Wednesday, March 28, 2012

3-27-12 Survival Jobs for Writer-Musicians – Starter Job #84 (The Misadventures of Nutty Nora -- con’t pt. 3)

“Oompah!  Ooopla!!  Dahling, vat a night we had, I made 70 pounds, can you imagine?”  She prattled on about what a good night we’d had at the Main Squeeze (we pooled tips and those were always great nights, though hard work).  Obviously, since I’d pocketed 40 quid Nora had made some 30 pounds worth of “extra tips” on the side, somehow -- even though she was the “kitchen monkey,” she’d find a way to break out and get onto the floor and earn an extra few bob.  Enterprising, for sure. But was she lying?  Never could be sure. . .

Oddly to me, the next day after Nora’d brought a night visitor with her -- really, a wham-bam-thank-you-ma’am was more like it -- she awoke without a recollection.  The young American actor left after “the deed,” and I only hope he found his way back to wherever he’d been staying.  I never understood how people could get SO out of it they blacked out the next day. . . so, that was a scary thing about Nora, to me.

A lovable trait of hers, though: she loved music, and when she found out I was a musician, she demanded that I play and sing for her.  Of course my guitar and I came along to the little flatshare with Nora. . . and I gladly would play for her.  I’d play country (“Labelled With Love,” “He Thinks I Still Care,” “Out of Hand,” “I Still Miss Someone”), I’d play rock (“I Knew the Bride,” “Almost Saturday Night,” “Sedated”), I’d play my own new songs (“Reminders,” “Blackheath S.E. 3,” “Sad Saturday Girl”).  Nora seemed to love them all, equally, bestowing fulsome praise.

She made sure I knew that Yugoslavs -- and she was proudly one -- knew how to live, and how to party.  I don’t think I’d ever met anybody who could be so wild, yet so functional when necessary.  My admiration, while not unbounded, definitely grew for her -- as did my fondness.  A small still voice in my head got louder and louder, though, and it screamed, “LEAVE!”  I’d be mulling over how in the back of my head, with my spare brain cells. . .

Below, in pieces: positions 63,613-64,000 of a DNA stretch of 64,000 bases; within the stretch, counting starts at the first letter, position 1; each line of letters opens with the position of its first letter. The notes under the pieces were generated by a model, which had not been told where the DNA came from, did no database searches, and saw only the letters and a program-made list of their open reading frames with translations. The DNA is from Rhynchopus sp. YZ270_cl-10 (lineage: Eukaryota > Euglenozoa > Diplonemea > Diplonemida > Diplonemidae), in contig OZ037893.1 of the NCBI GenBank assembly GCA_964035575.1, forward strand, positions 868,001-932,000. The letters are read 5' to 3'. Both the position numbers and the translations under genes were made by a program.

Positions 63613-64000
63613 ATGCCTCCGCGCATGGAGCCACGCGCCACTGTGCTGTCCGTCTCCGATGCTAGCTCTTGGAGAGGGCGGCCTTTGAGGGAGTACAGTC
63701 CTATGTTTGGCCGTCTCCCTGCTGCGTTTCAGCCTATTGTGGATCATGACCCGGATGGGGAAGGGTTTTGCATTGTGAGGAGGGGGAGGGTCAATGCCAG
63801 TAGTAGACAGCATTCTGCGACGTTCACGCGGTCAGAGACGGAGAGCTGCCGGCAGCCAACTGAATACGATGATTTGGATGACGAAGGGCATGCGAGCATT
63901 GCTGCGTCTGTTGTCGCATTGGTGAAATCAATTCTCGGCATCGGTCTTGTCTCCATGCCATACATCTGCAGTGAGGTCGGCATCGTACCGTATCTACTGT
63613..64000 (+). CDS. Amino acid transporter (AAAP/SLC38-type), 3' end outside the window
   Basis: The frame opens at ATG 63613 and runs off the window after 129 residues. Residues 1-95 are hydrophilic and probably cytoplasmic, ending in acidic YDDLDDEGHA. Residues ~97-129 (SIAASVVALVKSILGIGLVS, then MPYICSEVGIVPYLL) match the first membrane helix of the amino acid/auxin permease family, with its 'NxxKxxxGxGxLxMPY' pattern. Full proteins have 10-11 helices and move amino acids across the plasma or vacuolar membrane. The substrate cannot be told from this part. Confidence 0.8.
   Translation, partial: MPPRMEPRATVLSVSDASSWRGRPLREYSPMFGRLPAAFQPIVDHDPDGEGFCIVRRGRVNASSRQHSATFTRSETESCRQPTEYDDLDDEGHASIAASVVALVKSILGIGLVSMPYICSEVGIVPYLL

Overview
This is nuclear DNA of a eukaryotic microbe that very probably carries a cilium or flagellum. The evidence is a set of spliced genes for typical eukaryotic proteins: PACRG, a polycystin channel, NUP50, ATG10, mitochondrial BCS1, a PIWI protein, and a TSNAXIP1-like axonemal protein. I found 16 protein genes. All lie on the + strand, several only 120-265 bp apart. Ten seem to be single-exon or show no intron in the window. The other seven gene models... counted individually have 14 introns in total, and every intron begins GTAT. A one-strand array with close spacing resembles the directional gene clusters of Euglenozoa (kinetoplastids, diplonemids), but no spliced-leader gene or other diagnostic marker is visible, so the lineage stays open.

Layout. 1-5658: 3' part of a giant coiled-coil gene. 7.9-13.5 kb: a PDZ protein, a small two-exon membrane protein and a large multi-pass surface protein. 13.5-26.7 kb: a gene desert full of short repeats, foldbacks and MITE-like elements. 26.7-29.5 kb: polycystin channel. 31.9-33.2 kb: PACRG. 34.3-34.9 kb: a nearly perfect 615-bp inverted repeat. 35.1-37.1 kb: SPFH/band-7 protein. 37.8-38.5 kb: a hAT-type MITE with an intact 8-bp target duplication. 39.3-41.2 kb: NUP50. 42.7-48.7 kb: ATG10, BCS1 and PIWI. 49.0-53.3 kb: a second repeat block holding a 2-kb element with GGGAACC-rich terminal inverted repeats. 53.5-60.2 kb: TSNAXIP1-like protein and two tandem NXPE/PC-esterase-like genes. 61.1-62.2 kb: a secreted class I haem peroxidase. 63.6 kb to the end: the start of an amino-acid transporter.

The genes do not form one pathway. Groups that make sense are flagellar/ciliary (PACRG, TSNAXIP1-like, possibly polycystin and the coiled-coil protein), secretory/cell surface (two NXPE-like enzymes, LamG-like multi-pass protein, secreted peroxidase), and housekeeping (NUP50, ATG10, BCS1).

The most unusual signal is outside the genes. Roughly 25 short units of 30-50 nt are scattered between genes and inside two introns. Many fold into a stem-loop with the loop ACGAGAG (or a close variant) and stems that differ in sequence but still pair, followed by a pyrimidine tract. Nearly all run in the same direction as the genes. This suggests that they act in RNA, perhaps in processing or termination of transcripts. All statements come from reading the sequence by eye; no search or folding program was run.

Every week or so, she’d invite the Greek over -- her friend/dealer, a tall, handsome, swarthy young man, with med. long thick black wavy hair, and trimmed black beard.  He had good teeth and a big smile.  Come to think of it, Nora, the Greek, and many others I’d met were extremely hippie-ish in attitude and world view.  They were always kind to me and inclusive; they were kind of new-agey; they loved to get stoned almost non-stop.

In fact, Nora’s friend, The Greek, had heard from some other friends/customers of his, Jackie & Toni, that a basement flat was coming available on Earl’s Court Road.  I arranged to meet them and soon, Jackie, Toni and I were fast friends.  After spending a nervewracking month and a half with Nutty Nora nearly nonstop, I moved into my own bedsitter, finally.  After five months of living in England, I had friends, a job, and my own flat.  Not the Top of the Pops, exactly, but I didn’t want that as it turns out.

It was now 1982.  Nora had just introduced me to one of my all time favorite people, one I miss from time to time, especially when England comes to mind: Patrick Marvin, Nora’s dear, amusing, savvy, and very classy, friend.

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